Step 4: Adding Domains and SSL Certificates

A fresh Sail project comes with a generated subdomain which is useful for testing. However for production sites you will probably want your own custom domain, which you can add to your Sail project using:

$ sail domain add

This command will create a domain entry on your DigitalOcean account, and add the appropriate DNS records to point the domain to your WordPress site. The domain itself should be pointed to the DigitalOcean DNS servers to work (more on that here).

If you’d like to use a third-party DNS service, simply create an A or CNAME record to point the domain to your WordPress application, by IP address or hostname, both of which could be obtained by running sail info. This is useful if you’re looking to configure an additional CDN and/or reverse-proxy, such as Cloudflare.

After the domain has been pointed to your Sail server, you can request an SSL certificate using:

$ sail domain make-https

This command will request and install an SSL certificate from Let’s Encrypt. This certificate will be renewed automatically, as long as the domain remains pointed at your server. After that’s successful, it is recommended to update your primary domain in your WordPress application, using:

$ sail domain make-primary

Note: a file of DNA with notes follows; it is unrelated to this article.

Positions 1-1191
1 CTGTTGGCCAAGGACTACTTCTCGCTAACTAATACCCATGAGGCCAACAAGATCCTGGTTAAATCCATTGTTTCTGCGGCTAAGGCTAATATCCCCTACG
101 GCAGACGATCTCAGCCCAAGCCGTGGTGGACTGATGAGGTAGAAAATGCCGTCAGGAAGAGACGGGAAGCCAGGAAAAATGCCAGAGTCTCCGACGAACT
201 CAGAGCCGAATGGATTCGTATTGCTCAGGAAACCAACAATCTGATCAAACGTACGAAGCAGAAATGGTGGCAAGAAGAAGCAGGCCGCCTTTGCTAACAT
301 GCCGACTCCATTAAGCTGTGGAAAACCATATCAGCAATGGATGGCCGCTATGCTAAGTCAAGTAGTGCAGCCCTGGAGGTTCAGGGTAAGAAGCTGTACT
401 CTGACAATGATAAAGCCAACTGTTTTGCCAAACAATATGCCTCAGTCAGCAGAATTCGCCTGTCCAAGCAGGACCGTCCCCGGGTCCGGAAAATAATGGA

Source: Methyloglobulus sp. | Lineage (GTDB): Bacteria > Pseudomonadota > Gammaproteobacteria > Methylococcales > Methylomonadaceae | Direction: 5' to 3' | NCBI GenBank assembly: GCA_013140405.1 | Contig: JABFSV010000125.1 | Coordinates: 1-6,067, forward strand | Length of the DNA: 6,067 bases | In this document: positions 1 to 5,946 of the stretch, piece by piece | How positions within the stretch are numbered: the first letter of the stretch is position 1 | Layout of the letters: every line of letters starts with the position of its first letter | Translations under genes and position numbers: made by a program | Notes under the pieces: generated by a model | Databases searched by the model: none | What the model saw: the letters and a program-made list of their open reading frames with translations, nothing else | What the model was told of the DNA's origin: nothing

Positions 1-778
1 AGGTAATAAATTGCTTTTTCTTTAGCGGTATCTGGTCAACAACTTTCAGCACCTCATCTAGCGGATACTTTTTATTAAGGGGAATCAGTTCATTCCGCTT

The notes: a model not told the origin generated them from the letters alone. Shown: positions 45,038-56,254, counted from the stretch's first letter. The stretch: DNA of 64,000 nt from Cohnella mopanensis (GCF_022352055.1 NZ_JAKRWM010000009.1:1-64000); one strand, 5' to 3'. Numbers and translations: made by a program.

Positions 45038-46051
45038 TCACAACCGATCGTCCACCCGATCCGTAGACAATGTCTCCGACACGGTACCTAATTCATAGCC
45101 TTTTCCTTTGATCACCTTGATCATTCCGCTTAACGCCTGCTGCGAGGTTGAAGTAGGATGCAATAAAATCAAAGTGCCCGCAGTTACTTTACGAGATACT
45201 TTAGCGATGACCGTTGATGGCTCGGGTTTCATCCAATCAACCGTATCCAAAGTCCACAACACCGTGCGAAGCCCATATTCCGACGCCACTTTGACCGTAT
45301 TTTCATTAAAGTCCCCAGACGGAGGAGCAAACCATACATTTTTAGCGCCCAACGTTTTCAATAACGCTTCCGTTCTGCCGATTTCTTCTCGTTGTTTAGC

Which will replace all occurrences of the generated subdomain with your new domain. You can learn more about working with domains in the knowledgebase.

Step 5: Creating and Restoring Backups

Backups are an essential part of any production website or application. Sail has a few handy commands to help you with that. To create a full site backup, run:

$ sail backup

This will download all application files, media and a full database snapshot from your production server to your local working copy, and store it in the .backups folder in your Sail project directory. If you would like restore the backup, run:

$ sail backup restore path/to/backup.tar.gz

There are also a few useful flags available: --skip-db to skip importing the database from the backup archive, and --skip-uploads to skip importing the media library files.

If you would like to export or import the database only, you can use:

$ sail db export

This creates a new database snapshot and downloads it to the .backups directory. To restore a database from an export, run:

$ sail db import path/to/database.sql.gz

Note that importing a database file will completely overwrite your production tables, including ones that are not present in the file being imported. If you’d rather perform a partial import without wiping the entire database, add the --partial flag to the import command.

The backups that you create with Sail will live on your local computer by default. For mission-critical applications, we recommend automatic backups, preferably stored on a different server. There are plenty of services which allow you to do that, including Sail’s own premium offering.

Step 6: Adding More Sites

Sail allows you to host as many sites as you wish on a single DigitalOcean server, provided there’s enough resources (disk space, memory, etc.) to support them all.

In Sail, each site is an application, and we use init to create new applications, which by default will spin up a new server. If you would like to create a new application on an existing server, you can use a namespace.